21. With regard to Draft Conclusion 4, I have doubts about the usefulness of this Conclusion, because it does not say anything about the “assessment of evidence.” First of all, I am not sure what kind of evidence the Special Rapporteur has in mind when he refers to “evidence” here. Assessment of evidence requires far more clear and solid criteria than what is contemplated by the ambiguous expression “regard must be had…” If we are talking about “evidence,” we cannot rely on such unsettled and contingent factors as “context” and “surrounding circumstances.”

22. I have fewer problems with regard to Part Three on general practice. However, the first sentence of Conclusion 7, that is, “Practice may take a wide range of forms”, is merely a factual description and may not be appropriate for a conclusion. With regard to Conclusion 7 (2), as I mentioned earlier, I have reservations about the appropriateness of enumerating examples of State practice. I understand that Conclusion 7 (4) will be discussed next year. I am also unsure about the value of including Conclusion 8 (1), which seems to be stating the obvious. I also have reservations about Conclusion 8 (2), which says that practice of a State without one voice should be given less weight. It is normal and healthy within democratic countries for various State organs to speak with different voices at a given time. In any case, Conclusion 8 seems unnecessary.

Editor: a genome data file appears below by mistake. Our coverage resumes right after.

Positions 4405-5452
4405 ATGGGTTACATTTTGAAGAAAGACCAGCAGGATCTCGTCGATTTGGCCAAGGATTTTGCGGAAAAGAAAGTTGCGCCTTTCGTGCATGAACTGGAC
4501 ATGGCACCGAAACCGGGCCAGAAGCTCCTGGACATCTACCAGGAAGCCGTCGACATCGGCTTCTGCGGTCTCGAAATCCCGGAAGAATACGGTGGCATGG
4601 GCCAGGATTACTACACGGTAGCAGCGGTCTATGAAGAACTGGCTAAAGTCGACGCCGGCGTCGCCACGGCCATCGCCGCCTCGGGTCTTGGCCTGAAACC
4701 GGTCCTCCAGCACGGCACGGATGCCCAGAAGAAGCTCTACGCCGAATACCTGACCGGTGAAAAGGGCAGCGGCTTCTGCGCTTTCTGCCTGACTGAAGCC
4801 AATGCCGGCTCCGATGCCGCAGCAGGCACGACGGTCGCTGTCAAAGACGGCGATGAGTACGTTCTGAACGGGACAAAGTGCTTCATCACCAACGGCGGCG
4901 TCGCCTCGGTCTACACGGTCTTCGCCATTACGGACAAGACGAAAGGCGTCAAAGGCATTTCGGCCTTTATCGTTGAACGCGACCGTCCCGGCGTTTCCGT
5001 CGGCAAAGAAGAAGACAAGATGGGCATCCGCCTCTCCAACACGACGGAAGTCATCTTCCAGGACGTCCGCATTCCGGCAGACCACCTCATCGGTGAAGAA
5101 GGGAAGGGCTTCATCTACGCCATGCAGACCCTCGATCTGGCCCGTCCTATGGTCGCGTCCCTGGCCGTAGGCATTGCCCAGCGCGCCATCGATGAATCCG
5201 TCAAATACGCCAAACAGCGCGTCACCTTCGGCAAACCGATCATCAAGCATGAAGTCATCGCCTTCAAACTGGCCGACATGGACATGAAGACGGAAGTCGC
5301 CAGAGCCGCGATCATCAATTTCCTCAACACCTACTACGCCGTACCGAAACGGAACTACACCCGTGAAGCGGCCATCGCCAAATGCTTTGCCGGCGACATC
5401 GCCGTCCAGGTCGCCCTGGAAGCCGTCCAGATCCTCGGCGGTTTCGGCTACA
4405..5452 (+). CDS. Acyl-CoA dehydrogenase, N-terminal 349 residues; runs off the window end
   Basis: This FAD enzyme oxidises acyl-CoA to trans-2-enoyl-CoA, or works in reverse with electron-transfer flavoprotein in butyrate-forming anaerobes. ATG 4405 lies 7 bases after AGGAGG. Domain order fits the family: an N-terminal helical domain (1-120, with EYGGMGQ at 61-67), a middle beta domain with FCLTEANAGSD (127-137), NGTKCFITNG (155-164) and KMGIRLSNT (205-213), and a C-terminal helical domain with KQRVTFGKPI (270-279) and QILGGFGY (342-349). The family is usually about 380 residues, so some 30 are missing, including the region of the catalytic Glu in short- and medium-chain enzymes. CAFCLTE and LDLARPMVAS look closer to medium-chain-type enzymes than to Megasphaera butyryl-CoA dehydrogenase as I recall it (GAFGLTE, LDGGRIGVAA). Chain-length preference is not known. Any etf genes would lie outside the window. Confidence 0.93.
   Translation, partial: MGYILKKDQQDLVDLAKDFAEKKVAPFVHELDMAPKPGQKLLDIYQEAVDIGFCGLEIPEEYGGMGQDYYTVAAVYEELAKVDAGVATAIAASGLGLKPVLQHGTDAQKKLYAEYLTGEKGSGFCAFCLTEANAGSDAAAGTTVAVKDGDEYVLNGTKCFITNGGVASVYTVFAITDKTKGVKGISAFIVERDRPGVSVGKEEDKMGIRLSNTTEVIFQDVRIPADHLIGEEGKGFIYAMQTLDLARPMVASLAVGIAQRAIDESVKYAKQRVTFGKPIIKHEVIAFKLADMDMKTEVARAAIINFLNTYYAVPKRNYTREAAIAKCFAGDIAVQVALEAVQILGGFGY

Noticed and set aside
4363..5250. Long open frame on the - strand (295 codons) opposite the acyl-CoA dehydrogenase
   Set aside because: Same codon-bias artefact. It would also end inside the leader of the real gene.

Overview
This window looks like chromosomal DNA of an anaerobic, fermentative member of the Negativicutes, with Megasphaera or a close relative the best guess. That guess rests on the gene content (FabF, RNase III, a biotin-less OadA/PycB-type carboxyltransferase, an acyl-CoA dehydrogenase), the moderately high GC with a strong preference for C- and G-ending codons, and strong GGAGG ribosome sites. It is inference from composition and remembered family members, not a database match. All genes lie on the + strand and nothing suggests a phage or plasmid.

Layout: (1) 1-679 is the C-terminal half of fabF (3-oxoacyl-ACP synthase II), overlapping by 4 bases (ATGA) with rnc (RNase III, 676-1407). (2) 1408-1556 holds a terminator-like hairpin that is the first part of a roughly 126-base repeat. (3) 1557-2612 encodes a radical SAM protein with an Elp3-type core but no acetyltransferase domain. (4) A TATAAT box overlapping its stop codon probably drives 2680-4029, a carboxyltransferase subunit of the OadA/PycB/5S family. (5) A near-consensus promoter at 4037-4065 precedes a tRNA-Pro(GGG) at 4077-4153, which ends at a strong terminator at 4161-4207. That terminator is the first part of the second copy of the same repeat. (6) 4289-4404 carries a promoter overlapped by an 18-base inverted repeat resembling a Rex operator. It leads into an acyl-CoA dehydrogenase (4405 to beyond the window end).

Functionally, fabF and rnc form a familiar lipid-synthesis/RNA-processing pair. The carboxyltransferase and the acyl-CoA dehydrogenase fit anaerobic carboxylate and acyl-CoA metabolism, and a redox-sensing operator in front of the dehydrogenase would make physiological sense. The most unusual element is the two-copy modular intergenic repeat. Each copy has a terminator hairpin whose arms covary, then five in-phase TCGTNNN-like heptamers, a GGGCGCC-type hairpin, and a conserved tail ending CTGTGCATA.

23. The most important conclusion relating to general practice is Conclusion 9, which concerns the “quantitative” requirement of general practice, or the “density” of that practice. I wonder if the rather vague formula proposed by the Special Rapporteur is entirely satisfactory, given that it describes the requirement with the words “general,” “consistent,” “widespread” and “representative.” I think we should use the words “extensive and virtually uniform,” the terminology employed by the ICJ in the North Sea Continental Shelf cases. In the literature, “sufficiently extensive participation” is the favored expression. The central question here is how extensively State practice must be, and I think the words “consistent” and “representative” do not provides us with enough guidance on this point.